There are many avenues to look at when looking for and choosing drills for practice. There seems to be endless websites that have drills lined out for all ages. Many are free and some have small fees that give you access to 1,000’s of drills with illustrations, videos and coaching points. Coaches must remember that these drills pass on their strategies, game situation tactics, and philosophies to encourage players to better themselves.
Speed drills play a huge part in practice and on the soccer field. The development of speed is not only conditioning, as kids must run to build speed, but is more mental. We want players that can mentally move as fast as their feet can move. A coach wants to work on drills that makes kids think what to do in game speed situations, thus building on their mental speed. When kids can think as fast as they can move, you are going to have a dangerous team on your hands, and the only way to build on that mental speed is to practice it.
Beginner soccer drills are important to start with, especially as there are going to be a wide variety of talent in youth soccer, but also because coaches might be able to see some technique issues that might have otherwise not been noticed by even more advanced players. Every year teams need to start off with the “basics” to ensure technique and understanding of drills is a lateral understanding across the board with all players.
Pass and go drill is a drill that works on passing accuracy as well as conditioning, moving without the ball and teamwork. The pass and go drill takes two lines, the coach can have up to six or move it down to three for more touches and more conditioning, separated 8-10 yards apart by cones and kids pass the ball to the other line and run around the cone to get in the other line. The drill works on passing, receiving the pass, moving without the ball to the other line, conditioning by running to the other line and teamwork because if one kid is falling behind the drill gets slowed down.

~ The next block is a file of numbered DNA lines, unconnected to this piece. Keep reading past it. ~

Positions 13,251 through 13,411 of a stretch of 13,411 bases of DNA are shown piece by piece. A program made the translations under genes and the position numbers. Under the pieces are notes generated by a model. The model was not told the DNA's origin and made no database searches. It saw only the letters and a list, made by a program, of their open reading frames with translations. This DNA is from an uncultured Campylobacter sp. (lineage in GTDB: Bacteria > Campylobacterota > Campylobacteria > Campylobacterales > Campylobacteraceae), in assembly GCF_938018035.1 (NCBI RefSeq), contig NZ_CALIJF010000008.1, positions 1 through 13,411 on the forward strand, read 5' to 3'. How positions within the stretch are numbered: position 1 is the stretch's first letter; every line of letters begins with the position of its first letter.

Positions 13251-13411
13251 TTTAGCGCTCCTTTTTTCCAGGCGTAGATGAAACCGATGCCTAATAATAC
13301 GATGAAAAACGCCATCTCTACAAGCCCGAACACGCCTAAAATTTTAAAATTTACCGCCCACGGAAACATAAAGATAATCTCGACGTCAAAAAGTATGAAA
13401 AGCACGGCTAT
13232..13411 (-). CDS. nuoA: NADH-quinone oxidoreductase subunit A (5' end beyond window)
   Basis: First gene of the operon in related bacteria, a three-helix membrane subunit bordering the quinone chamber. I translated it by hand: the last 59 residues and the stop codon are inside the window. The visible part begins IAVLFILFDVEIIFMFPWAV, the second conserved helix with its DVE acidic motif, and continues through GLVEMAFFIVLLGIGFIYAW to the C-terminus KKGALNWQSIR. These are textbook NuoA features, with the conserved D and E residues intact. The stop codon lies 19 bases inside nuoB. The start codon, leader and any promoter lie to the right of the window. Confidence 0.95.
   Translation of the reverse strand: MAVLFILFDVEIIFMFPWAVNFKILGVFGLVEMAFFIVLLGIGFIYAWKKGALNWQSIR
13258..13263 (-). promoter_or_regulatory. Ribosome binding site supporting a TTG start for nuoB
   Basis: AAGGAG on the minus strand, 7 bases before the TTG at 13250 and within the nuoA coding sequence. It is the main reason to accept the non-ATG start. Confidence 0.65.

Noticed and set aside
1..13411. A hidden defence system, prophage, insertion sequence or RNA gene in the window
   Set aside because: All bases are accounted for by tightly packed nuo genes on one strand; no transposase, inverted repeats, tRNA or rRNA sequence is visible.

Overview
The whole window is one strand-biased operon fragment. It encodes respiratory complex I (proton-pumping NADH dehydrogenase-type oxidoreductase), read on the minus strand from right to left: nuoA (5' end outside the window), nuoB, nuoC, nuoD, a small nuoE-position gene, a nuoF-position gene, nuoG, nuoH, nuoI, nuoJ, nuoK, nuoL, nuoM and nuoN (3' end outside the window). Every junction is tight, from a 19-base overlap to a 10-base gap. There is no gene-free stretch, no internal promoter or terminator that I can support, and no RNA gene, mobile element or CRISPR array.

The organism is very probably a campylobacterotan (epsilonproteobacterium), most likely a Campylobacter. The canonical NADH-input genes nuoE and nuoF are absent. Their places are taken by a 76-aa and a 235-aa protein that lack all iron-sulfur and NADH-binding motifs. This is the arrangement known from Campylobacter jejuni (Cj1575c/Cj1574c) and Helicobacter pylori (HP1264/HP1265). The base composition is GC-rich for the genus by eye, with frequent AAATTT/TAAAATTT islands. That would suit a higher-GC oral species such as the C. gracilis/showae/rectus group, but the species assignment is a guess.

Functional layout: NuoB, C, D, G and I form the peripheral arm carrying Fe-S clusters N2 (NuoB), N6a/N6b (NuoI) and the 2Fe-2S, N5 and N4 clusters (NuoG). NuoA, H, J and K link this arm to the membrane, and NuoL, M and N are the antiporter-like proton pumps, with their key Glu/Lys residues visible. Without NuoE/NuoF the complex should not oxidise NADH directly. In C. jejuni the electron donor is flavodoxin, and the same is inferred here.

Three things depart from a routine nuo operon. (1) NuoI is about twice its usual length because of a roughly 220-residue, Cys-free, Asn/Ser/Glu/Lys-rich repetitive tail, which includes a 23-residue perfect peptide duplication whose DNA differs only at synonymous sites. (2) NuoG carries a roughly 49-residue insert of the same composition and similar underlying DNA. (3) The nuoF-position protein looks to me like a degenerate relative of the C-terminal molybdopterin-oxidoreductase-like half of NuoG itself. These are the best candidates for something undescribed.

Ball control and one touch play is another crucial element in soccer drills. After the initial touch, too many youth soccer players have a hard time or are unaware of the need to keep the ball close to their body. There initial touch or during the dribble players allow the ball to drift farther and farther from their body causing too much room for error, in terms of less control and losing possession. Once players can or have the understanding of keeping the ball close to their body when needed, it is time to introduce one touch play. Teams who can use one touch play are the most dangerous, especially in youth soccer. These drills really speed up the play of the team, utilize more field, and helps open up the vision of the players. One touch drills can be the beginning of an advance level of play by your team that will help win a lot of games.